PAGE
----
which from there, Donald Trump took over his role. Various people believe that
Obama’s Presidency ended in failure, for various reasons. One reason to believe
that it ended in failure, is simply because he arguably divided America, when
he should have brought America together. At the end of Obama’s second term,
polls showed us that only 27% of Americans feel united as a result of his
presidency (The Denver Post, 2017). In comparison to the 44% that believe
the USA is now more divided, the difference is a lot. Obama failed to use his
majority in Congress to fulfil his political aims. For instance, Obama failed
to get a bill on climate change passed. It was passed in the House of
Representatives, but nothing happened in the Senate (Dr Waddan, 2017, Presidential
Power). When campaigning for his Presidency, climate change is a topic
that Obama really focused on. So for him to not be able to pass a bill on
climate change was seen as a failure. Even the Administrator of the
Environmental Protection Agency at the time, Carol Browner, expressed “What is
abundantly clear is that an economy-wide program, which the president has
talked about for years, is not doable in the senate”. As a person, Obama is
very well respected. He has good presidential character, which is important to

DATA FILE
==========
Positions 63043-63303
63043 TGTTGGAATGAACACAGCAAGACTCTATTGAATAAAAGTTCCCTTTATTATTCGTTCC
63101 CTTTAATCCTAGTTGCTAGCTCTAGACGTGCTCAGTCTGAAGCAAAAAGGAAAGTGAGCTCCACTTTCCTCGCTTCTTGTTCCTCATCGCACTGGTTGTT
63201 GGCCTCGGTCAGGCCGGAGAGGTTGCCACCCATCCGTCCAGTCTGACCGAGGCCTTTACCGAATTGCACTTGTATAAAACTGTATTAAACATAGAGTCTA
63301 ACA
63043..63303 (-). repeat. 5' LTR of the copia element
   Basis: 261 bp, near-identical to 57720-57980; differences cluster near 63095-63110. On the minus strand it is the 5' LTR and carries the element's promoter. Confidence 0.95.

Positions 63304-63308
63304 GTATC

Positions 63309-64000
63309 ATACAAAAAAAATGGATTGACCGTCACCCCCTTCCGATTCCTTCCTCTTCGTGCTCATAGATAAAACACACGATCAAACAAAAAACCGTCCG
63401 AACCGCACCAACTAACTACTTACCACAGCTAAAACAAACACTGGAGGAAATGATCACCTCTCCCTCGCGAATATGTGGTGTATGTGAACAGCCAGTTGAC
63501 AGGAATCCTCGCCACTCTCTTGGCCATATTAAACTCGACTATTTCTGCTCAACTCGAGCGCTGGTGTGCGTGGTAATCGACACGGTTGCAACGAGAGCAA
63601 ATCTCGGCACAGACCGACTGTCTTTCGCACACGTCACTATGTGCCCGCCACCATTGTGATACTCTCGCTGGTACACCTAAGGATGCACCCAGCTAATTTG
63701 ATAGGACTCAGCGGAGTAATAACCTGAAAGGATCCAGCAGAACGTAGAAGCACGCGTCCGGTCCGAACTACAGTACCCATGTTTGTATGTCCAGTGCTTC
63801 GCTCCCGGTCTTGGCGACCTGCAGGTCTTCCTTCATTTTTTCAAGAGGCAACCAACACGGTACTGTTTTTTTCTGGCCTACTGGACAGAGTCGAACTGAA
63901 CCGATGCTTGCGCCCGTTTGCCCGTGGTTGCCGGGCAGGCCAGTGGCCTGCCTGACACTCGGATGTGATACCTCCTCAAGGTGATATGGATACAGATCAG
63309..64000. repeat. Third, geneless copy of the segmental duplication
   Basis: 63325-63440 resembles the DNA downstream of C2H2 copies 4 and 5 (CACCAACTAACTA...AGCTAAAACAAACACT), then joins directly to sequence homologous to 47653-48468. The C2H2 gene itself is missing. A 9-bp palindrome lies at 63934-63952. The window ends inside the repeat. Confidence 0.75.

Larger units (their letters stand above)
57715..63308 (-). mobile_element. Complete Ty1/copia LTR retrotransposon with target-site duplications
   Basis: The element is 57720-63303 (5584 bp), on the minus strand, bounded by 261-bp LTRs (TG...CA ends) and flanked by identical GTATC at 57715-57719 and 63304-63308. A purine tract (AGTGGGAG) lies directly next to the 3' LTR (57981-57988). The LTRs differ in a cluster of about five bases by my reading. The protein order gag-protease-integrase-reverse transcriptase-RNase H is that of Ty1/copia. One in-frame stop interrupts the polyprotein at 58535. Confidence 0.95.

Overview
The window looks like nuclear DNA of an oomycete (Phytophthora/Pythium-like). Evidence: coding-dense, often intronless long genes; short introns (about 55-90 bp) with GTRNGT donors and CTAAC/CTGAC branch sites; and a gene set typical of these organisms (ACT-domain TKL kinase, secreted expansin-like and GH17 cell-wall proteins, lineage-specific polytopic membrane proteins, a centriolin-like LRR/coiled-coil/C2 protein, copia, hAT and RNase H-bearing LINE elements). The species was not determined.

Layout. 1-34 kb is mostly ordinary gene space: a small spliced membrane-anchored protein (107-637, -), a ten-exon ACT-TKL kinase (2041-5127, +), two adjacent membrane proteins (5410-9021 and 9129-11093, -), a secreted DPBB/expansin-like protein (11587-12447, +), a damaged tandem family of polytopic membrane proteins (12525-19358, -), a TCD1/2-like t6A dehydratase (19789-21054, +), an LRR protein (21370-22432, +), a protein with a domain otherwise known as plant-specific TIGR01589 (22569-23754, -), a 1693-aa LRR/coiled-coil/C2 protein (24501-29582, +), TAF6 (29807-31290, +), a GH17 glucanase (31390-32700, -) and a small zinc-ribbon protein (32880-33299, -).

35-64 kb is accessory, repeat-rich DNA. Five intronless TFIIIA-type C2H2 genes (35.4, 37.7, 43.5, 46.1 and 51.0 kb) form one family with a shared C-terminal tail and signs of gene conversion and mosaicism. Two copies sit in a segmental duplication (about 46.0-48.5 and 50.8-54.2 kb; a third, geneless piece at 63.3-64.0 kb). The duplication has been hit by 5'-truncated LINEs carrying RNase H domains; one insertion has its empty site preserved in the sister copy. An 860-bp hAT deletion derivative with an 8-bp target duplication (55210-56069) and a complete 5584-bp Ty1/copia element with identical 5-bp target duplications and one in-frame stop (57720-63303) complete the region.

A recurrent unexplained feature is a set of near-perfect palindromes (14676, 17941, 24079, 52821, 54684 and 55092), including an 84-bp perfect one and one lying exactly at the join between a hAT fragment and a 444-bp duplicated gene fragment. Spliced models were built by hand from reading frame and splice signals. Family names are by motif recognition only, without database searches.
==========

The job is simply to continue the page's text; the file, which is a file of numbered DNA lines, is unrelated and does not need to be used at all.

the public, though looking closely at his achievements; he didn’t keep many of
the promises he made during his campaign. Some of the things he promised to do,
which he didn’t follow through, included closing down the prison in Guantanamo
Bay, and passing gun laws. The difference in being liked by the public and
actually succeeding in presidency can be seen in the following statistics; “8
in 10 African-Americans view the nation’s first black president favourably”,
but ” just 43% of African-Americans say Obama made things better for black
people, while roughly half say they see no difference” (The Denver Post, 2017). Using the example of Barack Obama failing
to meet his promises and pass bills even with a majority in both houses, it is
fair to support the statement, “All Presidencies end in failure”.

 

Those that would argue against this might simply say that